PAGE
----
Some of the biggest names were to the fore today as the World Rowing Championships opened with the heats Aiguebelette, with New Zealand leading the way with five victories, including for London 2012 Olympic champion Mahe Drysdale.
The 36-year-old single sculler, chasing a sixth world title but a first since 2011, continued his superb form this season, dominating his heat in 6min 49.05sec to comfortably overcome dogged Mexican rival Juan Carlos Cabrera.
Czech Republic's defending champion Ondrej Synek edged out Dani Fridman of Israel to win his opening race, while other winners included Britain's Olympic bronze medallist Alan Campbell, European champion Damir Martin of Croatia and last year's world silver medallist Angel Fournier Rodriguez of Cuba.
Drysdale's compatriots Hamish Bond and Eric Murray have been utterly dominant in recent years and are chasing their ninth successive global crown this week.
They cruised home over six seconds ahead of Spain in the coxless pairs event in a time of 6:30.21.
Female single sculler Fiona Bourke, competing in place of absent 2014 winner Emma Twigg, won her single sculls opener.
Defending women's lightweight double scull champions Julia Edward and Sophie MacKenzie were narrowly edged out by Danish rivals Juliane Rasmussen and Anne Lolk Thomsen.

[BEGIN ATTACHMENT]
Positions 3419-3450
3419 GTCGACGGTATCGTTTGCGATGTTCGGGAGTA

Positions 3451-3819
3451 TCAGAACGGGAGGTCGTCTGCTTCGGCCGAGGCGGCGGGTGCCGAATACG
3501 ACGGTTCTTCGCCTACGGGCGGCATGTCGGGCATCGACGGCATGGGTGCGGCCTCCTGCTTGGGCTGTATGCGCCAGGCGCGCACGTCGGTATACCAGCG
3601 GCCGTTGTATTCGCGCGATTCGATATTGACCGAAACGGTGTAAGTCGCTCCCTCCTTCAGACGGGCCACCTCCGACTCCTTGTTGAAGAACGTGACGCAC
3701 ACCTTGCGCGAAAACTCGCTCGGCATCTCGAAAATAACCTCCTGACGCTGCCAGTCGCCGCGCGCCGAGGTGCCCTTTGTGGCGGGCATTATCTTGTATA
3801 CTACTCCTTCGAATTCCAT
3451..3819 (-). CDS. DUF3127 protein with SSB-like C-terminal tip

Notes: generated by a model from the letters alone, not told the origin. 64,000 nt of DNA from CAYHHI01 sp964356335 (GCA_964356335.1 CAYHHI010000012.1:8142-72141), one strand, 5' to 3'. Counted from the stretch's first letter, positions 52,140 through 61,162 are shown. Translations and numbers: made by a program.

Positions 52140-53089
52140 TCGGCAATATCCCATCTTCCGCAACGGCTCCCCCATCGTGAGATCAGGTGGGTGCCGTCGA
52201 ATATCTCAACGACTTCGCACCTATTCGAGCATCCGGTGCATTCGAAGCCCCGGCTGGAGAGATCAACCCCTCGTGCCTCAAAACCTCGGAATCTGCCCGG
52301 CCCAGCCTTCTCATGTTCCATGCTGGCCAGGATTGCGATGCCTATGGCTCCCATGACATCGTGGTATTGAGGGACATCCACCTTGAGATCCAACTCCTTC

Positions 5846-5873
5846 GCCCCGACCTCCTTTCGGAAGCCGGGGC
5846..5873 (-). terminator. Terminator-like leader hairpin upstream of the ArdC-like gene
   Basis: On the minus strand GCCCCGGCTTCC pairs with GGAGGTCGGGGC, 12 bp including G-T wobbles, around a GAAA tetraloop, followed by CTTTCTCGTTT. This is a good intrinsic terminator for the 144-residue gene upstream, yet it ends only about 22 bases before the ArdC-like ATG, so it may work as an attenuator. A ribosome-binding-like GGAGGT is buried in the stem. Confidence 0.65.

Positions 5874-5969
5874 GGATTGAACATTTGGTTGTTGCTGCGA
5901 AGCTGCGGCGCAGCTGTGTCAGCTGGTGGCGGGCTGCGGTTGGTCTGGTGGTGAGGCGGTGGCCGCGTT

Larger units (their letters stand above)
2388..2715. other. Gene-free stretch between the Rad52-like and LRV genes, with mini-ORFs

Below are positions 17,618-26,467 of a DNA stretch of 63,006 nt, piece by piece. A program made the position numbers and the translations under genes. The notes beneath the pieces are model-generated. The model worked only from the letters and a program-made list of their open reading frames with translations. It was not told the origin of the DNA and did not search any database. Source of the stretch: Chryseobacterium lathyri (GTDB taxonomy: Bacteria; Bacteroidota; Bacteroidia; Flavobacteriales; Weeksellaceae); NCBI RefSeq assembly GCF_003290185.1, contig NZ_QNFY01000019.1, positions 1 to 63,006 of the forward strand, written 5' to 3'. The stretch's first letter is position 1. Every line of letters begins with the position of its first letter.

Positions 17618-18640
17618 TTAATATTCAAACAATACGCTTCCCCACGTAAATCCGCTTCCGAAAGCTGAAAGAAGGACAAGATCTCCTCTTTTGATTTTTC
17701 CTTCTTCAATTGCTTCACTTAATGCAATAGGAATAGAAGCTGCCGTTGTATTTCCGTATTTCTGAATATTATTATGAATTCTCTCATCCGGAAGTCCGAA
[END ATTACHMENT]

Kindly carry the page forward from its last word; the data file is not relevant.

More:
Britain was another country to enjoy a strong start with Olympic champion Helen Glover and Heather Stanning extending their four-year unbeaten streak with a comfortable victory over South Africa in their double sculls head.
Other heats were won by Dutch duo Elisabeth Hogerwerf and Olivia van Rooijen, United States' Felice Mueller and Eleanor Logan and Grace Prendergast and Kerri Gowler of New Zealand.
Britain's James Foad and Matt Langridge brushed off Romania in the second half of their men’s pair heat to win, while Imogen Walsh completely controlled her lightweight women’s single scull heat as Will Fletcher and Richard Chambers - the latter a London 2012 silver medallist in the lightweight men’s four - won in the lightweight double sculls.
Italy, Canada, Australia and the US were the four heat winners in the coxless four, while crews from Australia, Poland, Switzerland, New Zealand, Germany and Lithuania made it through in the quad sculls.
A record 1,300 athletes from 77 countries are competing in France with action due to continue until September 6.
August 2015: Record number of athletes to compete at World Rowing Championships
July 2015: Bike crash leaves three of Australia’s top crew injured ahead of World Rowing Championships
September 2011: Aiguebelette chosen to host 2015 World Rowing Championships as Strathclyde overlooked